Trail Ramblings: Really, It’s Not That Bad Out.

I’ve spilled a lot of virtual ink over the years assuring people winter can be a good time for riding your bike, if you’re prepared. On that note, I’m linking a not new, but still accurate article about cyclists riding through the winter in Minnesota.
It starts with “They know you think they’re crazy. But riding a bike during a polar vortex isn’t lunacy, winter cyclists say—it’s fun.”
“It’s pleasant,” said Melissa Wenzel, who commutes to her job at Minnesota’s Pollution Control Agency in St. Paul about 7 miles each way on her bike. “I’m actually more cold in a car that hasn’t been heated up than I am on a bike, because you’re moving.”
Those of us in Lincoln who do this would agree. An important aspect of your setup is to know how to avoid sweating. Also- “The breakthrough for me was realizing how good clothing has gotten,” said Benjamin Fribley, who bikes about 23 miles a day to and from work, year round. “Hands and feet are the real key. Once you can keep your hands and feet warm, you can do anything.” I absolutely agree with this, and would add a breathable face covering paired with non-fogging goggles. An important part of the hand preservation part is pogies, mittens for your handlebars.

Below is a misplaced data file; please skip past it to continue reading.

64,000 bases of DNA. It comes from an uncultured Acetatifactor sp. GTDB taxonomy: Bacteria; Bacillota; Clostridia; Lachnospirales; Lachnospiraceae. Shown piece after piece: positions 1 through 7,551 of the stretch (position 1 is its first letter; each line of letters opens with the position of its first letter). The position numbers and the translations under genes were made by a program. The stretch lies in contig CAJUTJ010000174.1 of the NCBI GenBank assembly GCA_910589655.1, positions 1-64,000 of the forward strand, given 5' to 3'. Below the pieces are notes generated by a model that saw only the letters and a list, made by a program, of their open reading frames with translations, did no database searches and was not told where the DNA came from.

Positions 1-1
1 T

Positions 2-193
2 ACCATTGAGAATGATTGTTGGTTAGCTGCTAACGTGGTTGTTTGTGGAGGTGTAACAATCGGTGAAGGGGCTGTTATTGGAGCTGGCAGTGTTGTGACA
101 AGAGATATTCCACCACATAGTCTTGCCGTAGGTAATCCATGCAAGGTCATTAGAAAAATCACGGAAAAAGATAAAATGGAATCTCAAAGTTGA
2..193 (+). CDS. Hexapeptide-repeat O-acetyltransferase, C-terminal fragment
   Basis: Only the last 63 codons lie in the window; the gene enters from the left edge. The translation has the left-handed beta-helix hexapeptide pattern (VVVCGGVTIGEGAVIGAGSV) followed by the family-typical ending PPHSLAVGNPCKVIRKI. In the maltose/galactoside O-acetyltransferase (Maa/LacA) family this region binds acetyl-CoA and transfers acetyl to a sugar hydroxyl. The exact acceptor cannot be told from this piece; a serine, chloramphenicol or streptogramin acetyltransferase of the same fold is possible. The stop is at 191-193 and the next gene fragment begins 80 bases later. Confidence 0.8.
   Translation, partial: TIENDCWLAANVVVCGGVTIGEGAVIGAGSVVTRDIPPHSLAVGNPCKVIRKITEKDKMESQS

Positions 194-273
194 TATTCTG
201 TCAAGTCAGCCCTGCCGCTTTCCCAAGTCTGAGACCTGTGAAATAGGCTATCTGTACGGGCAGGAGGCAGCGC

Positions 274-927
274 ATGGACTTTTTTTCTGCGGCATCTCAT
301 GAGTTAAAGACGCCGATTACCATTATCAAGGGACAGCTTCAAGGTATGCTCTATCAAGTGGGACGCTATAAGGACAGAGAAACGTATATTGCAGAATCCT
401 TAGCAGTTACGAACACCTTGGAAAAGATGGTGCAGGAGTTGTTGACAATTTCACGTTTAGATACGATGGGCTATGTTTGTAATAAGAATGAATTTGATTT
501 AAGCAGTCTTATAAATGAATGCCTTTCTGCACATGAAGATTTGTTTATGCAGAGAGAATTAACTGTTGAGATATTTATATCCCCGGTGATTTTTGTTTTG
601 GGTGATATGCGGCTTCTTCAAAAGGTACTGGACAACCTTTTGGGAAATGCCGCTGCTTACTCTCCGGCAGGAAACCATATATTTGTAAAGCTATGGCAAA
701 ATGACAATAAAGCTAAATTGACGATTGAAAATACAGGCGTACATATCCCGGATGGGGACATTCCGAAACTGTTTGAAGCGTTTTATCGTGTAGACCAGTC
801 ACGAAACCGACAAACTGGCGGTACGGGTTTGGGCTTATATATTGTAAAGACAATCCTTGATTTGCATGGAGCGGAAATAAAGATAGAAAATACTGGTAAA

Of course if you have a short commute of just a mile or so, you might not even need all this, as by the time you’re warmed up, you’re already there, so just a winter coat might do it, with some decent gloves. Generally, you shoud dress for ten minutes into the ride, when you’re warmed up.
The next thing is staying upright. Studded tires are the best way to do that. More from the article:
“It’s important to slow down a little, too. “The studded tires give you a lot of grip, but they don’t give you complete immunity,” Grasse said. This is especially when bike paths or lanes aren’t properly plowed, a regular gripe among Twin Cities winter riders. Plowed streets can also be narrowed by snowbanks on either side, forcing riders to vie for clear road space with auto traffic.
The other key is visibility. Biking through a Northern Midwest winter means shorter days, with morning and evening commutes in full darkness. That means reflective clothing and lots of lamps on both your bike and helmet, so you can see the road and drivers can see you.”
You can read the rest of the article for yourself. Why do we do it when we could probably drive or take the bus? We like it. It feels good to be outside and comfortable in the winter.Starting out is a mental game, with a lot of what ifs. Once you do it and figure out how to prepare, you feel capable and comfortable, maybe even a little sorry for those confined to their cars who don’t know what they’re missing.